Boohoo announced it will open its first pop-up store in SoHo. The apparel retailer, similar to Forever 21 and Zara, stands to be successful in the world of fast—or in the case of Boohoo, very fast—fashion in the United States.
The 4,000 sq. ft. two-level pop-up will open on Nov. 1 and be open through Nov. 15, reported Women's Wear Daily. New trend-driven items will arrive weekly.
Apparel has a life cycle of four to six weeks, therefore, Boohoo's Stylefix magazine comes out according to that same calendar—an issue is given to customers with every order.
"If I talk about our product strategy, it's of newness," co-founder and CEO Carol Kane told Women's Wear Daily. "We have 500 lines delivered every single week. You can't support what we do very easily in a store environment. You can have a collection here, but it's going out of stock as quick as it's going in."
Boohoo launched as a strictly e-commerce site eight years ago. Now it has physical stores in Ireland, Australia, New Zealand and the United States. However, the brand is not eager to open any permanent stores in the United States anytime soon. With the speed the company pushes out lines, it just wouldn't make sense at this time.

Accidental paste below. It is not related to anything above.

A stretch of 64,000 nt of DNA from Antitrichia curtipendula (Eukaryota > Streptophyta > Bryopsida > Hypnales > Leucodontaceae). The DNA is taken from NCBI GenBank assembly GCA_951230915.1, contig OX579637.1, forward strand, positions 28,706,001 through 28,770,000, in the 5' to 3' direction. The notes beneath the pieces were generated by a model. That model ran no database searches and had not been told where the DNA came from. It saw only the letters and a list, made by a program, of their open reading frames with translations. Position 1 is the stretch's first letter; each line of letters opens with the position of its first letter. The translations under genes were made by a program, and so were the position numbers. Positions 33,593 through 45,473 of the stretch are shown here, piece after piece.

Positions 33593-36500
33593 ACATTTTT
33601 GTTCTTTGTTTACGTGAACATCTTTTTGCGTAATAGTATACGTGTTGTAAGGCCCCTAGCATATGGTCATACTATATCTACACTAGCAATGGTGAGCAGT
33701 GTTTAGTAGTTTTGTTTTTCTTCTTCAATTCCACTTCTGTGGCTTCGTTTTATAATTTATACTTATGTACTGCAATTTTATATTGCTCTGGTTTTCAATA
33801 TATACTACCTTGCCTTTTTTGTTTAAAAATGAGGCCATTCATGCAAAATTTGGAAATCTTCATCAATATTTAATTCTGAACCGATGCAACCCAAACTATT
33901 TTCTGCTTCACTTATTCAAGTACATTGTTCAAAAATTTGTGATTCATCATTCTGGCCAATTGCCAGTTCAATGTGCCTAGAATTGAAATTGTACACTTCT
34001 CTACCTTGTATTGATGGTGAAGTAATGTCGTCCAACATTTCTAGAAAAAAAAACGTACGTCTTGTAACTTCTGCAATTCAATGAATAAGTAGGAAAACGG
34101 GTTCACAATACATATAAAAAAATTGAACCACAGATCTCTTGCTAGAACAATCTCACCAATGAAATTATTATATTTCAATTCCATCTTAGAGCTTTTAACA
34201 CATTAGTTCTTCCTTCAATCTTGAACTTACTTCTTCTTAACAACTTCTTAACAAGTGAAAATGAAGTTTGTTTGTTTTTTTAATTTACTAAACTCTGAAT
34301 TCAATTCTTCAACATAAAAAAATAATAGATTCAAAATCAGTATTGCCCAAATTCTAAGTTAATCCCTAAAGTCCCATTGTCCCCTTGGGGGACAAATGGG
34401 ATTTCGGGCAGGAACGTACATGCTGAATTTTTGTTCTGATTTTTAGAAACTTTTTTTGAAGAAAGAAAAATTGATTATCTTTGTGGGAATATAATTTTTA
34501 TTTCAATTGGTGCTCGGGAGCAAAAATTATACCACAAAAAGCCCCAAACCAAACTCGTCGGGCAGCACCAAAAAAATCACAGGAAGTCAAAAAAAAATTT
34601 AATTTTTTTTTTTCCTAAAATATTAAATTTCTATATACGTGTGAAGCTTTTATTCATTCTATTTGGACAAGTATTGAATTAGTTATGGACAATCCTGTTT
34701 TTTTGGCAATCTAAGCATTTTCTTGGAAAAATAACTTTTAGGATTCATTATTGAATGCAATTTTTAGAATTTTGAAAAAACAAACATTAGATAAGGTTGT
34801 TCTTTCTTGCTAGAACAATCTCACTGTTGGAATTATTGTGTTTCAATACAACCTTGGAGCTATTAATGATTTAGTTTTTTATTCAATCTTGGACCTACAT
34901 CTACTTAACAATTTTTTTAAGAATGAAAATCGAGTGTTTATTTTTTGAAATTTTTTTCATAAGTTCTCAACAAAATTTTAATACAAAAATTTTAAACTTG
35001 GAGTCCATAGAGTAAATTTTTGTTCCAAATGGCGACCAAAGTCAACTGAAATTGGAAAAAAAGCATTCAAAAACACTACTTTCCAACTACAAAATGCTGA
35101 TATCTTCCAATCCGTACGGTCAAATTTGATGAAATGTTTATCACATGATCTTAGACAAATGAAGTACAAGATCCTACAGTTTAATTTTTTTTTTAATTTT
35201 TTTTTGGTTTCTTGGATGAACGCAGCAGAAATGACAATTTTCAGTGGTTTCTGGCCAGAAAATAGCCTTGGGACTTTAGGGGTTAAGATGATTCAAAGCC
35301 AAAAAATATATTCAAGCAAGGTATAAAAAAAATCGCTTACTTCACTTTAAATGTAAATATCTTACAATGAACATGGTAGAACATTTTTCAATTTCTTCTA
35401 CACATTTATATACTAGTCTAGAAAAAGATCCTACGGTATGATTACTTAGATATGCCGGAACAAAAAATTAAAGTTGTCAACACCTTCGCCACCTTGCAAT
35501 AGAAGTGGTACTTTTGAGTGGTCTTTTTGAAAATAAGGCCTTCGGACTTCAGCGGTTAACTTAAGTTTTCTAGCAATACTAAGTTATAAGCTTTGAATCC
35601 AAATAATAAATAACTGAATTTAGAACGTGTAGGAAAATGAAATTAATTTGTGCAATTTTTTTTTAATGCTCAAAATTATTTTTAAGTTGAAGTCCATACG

The company's move is similar to Amazon's (NASDAQ:AMZN) recent announcement that it would open pop-up shops in San Francisco and Sacramento. The e-commerce giant may not have plans to maintain physical stores permanently, but it gives the company extra leverage and shipping options for the upcoming holiday season.
Boohoo does not see their business as a threat to established fast-fashion retailers such as H&M and Zara.
"We don't see it as an assault on these players, as our strength is online and their strength is in bricks-and-mortar," Kane told Women's Wear Daily. The pop-up shops are a great way to generate buzz and start introducing American consumers to the brand.
Retailers often use pop-up shops as a way to familiarize shoppers with a new brand. For example, Shannon and J.J. Wilson, wife and son of Lululemon's (NASDAQ:LULU) founder and former CEO Chip Wilson, recently launched a streetwear clothing boutique, Kit and Ace. As an introduction to the brand, pop-up style outlets are set to open in the upcoming months in Toronto, New York, San Francisco and three other cities.
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